Don’t repeat others’ healthcare mistakes

Maine and Massachusetts are learning that doing the math carefully before passing legislation would have saved a lot of pain and suffering.

Remember the old FRAM oil filter TV commercial with the mechanic telling the viewers you can either pay me now or pay me later?

Well, taxpayers in those two states are paying through the teeth after their legislatures acted.

For example, through its Dirigo health reform plan, Maine lawmakers wanted to make quality, affordable health coverage available to every resident by 2009, while at the same time slowing the growth of health costs.

The plan’s centerpiece is an insurance subsidy program. Lawmakers promoted DirigoChoice as offering affordable health insurance to small businesses and families with low to moderate income.

However, DirigoChoice is proving to be a costly failure.

It has cost Maine taxpayers $100 million since 2005, and without a tax increase of between $57 and $72 million to prop it up, it’s headed for radical surgery.

According to The Ellsworth American, it costs taxpayers $2,977 per enrollee per year in premium subsidies, and as of April 2008, only 12,637 individuals were covered by DirigoChoice, less than one percent of the state’s population.

To pay for the increased costs of the plan, Maine lawmakers put its first-ever tax on soft drinks, doubled the existing taxes on beer and wine and levied a 1.8 percent tax on healthcare claims paid by insurers and third-party claims administrators.

The meltdown comes as a group of citizens called “Fed Up with Taxes” circulated a petition to repeal the taxes.

It needed 55,000 signatures to qualify by July 17; the Maine Secretary of State received 90,000 signatures, which is pretty impressive for a state with 1.3 million people.

In Massachusetts, the state’s “connector” health plan may not be connecting either. Grace-Marie Turner, president of the Galen Institute, a healthcare think-tank, is closely monitoring the Massachusetts model, which set up the state as the broker of health insurance policies utilizing a new state bureaucracy referred to as the connector board.

Turner raises some of the same concerns as in neighboring Maine.

The plan is a strain on the state budget in Massachusetts. Gov. Deval Patrick (D) has asked for $869 million next year to fund the plan, but budget writers say the true costs are likely to be $1.1 billion.

On top of that, the state is bracing for another 30,000-40,000 enrollees who have job-based coverage now but could be added to the subsidy rolls as well.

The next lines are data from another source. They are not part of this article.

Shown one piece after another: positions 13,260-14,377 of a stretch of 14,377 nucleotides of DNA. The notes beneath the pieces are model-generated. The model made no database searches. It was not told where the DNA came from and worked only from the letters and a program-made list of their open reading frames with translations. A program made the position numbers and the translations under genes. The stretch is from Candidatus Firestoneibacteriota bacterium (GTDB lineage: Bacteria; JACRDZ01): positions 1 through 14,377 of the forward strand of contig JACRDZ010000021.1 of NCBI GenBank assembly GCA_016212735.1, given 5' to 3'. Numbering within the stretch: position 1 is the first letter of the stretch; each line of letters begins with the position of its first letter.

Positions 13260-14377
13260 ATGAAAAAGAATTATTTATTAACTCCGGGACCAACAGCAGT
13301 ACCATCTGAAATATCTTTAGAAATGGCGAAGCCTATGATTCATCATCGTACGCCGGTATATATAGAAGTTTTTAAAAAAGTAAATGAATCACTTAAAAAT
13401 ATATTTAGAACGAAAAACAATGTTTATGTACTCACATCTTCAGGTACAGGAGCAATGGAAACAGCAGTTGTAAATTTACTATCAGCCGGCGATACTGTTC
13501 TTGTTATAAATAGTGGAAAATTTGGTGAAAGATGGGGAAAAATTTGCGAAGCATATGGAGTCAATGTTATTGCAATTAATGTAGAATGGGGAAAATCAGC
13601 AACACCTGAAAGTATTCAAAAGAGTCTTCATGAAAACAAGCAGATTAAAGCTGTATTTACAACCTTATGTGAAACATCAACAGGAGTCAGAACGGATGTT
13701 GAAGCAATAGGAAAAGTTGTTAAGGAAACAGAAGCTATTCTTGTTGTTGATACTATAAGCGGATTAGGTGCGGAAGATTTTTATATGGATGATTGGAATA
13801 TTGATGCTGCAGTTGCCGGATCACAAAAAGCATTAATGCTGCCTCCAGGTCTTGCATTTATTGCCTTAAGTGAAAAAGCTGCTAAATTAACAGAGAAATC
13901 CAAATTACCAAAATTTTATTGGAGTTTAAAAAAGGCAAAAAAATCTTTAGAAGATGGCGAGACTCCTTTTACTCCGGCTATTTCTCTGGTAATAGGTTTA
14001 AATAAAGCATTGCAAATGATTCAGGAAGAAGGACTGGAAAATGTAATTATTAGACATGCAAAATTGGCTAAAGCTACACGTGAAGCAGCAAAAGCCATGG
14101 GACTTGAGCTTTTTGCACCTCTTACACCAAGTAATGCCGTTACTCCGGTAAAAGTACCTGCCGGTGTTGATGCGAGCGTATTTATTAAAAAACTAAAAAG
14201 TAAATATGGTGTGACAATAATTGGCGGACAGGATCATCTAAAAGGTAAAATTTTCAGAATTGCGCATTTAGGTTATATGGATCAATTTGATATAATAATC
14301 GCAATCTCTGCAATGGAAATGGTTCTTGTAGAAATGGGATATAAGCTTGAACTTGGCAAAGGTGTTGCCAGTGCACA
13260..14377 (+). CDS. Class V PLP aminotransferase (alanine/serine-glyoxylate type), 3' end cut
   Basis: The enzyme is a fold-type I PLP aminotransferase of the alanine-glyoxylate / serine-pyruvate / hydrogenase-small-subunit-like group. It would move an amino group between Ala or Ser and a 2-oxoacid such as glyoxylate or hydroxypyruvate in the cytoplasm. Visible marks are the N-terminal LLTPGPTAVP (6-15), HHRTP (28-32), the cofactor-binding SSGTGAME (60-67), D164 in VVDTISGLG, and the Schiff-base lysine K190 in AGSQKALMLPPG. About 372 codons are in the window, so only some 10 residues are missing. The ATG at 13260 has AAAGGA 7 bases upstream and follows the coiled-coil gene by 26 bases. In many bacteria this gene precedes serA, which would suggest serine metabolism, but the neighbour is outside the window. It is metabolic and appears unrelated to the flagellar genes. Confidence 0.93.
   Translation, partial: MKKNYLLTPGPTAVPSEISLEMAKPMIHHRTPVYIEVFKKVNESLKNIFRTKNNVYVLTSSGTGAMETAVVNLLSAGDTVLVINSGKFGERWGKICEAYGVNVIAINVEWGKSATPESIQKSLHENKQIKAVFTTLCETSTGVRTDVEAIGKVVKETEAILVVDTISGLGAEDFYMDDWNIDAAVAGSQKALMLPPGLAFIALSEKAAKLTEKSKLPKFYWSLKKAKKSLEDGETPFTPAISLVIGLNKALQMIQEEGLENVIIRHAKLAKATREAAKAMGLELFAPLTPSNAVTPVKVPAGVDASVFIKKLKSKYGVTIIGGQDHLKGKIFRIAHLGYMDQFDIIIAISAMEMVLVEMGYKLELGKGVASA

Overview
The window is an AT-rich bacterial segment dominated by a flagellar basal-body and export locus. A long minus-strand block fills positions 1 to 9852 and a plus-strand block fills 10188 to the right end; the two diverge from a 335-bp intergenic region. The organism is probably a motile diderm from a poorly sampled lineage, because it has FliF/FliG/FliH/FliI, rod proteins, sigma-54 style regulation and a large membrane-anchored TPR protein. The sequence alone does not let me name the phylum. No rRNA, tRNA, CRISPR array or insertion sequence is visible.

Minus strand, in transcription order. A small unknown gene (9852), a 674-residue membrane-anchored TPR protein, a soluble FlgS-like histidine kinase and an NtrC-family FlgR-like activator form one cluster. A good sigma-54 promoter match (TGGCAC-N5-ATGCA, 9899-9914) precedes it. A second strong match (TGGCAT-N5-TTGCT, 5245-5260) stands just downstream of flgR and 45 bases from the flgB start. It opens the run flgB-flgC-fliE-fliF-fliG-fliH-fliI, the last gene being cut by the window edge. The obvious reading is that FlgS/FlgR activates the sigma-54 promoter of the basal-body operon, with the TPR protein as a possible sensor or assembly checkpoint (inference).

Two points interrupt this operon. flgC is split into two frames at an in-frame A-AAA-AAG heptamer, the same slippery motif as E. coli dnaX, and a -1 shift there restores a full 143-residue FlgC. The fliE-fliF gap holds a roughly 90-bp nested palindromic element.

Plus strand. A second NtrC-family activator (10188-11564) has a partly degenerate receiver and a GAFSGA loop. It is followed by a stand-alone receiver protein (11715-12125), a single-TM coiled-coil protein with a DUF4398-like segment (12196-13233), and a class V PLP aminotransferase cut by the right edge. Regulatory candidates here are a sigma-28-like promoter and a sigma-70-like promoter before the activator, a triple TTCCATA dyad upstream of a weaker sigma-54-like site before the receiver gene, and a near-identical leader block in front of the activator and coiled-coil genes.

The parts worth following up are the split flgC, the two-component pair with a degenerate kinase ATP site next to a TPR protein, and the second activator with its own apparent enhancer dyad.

The majority of the newly covered are heavily subsidized by taxpayers. Of the 330,000 new enrollees, at least 232,000 are getting free or heavily subsidized coverage, and health insurance rates continue to rise.

The state just approved a 12 percent rate increase for next year.

That alone could drive more people to seek state subsidized coverage which, in turn, will have a snowballing impact on the state budget.

Some safety-net hospitals in Massachusetts are threatened with bankruptcy because they are still treating large numbers of uninsured people.

The problem is their compensation rates have been cut by the reforms.

Finally, state officials are having a hard time convincing people who don’t get the subsidy to buy insurance, especially as rates go up.

The government is even telling people what they can and cannot afford and threatens fines as much as $1,824 for a couple who don’t buy the mandated insurance.

For example, if your family income in Massachusetts is $70,001, the state says you can afford to spend $550 a month, or $6,600 a year, for health insurance.

Try spending that much if a family has three or four children.

Again, if you don’t buy it or don’t get a waiver, you fork over $1,824 in fines, which will increase next year.

Washington lawmakers ought to take note of what is happening around the rest of the country before they launch a new grand healthcare reform scheme like they did in 1993.

They need to “do their math” and project what these programs will actually cost. They must ask the question, “Will they solve the problem without bankrupting the state or triggering a tax increase?”

We all want people to have access to quality healthcare and affordable insurance plans.

There is a role for government and a role for private insurers in providing healthcare. Finding the proper balance is key.

We need to build on what is working and fix what is not.

Don Brunell is president of the Association of Washington Business.

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